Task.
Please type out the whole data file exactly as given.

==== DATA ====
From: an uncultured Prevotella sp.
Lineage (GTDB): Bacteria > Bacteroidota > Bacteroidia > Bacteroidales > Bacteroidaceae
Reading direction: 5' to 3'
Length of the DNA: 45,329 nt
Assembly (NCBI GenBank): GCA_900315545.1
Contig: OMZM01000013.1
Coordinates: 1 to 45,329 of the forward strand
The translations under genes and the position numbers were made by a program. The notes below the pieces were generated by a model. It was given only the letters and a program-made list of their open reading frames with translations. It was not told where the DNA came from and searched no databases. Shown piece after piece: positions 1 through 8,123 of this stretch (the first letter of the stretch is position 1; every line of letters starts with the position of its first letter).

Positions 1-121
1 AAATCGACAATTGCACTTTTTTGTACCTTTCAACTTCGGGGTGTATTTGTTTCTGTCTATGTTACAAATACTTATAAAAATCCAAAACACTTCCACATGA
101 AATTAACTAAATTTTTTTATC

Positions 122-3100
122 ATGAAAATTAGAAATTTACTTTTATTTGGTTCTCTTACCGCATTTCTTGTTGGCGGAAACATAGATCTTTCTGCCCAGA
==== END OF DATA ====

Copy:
From: an uncultured Prevotella sp.
Lineage (GTDB): Bacteria > Bacteroidota > Bacteroidia > Bacteroidales > Bacteroidaceae
Reading direction: 5' to 3'
Length of the DNA: 45,329 nt
Assembly (NCBI GenBank): GCA_900315545.1
Contig: OMZM01000013.1
Coordinates: 1 to 45,329 of the forward strand
The translations under genes and the position numbers were made by a program. The notes below the pieces were generated by a model. It was given only the letters and a program-made list of their open reading frames with translations. It was not told where the DNA came from and searched no databases. Shown piece after piece: positions 1 through 8,123 of this stretch (the first letter of the stretch is position 1; every line of letters starts with the position of its first letter).

Positions 1-121
1 AAATCGACAATTGCACTTTTTTGTACCTTTCAACTTCGGGGTGTATTTGTTTCTGTCTATGTTACAAATACTTATAAAAATCCAAAACACTTCCACATGA
101 AATTAACTAAATTTTTTTATC

Positions 122-3100
122 ATGAAAATTAGAAATTTACTTTTATTTGGTTCTCTTACCGCATTTCTTGTTGGCGGAAACATAGATCTTTCTGCCCAGA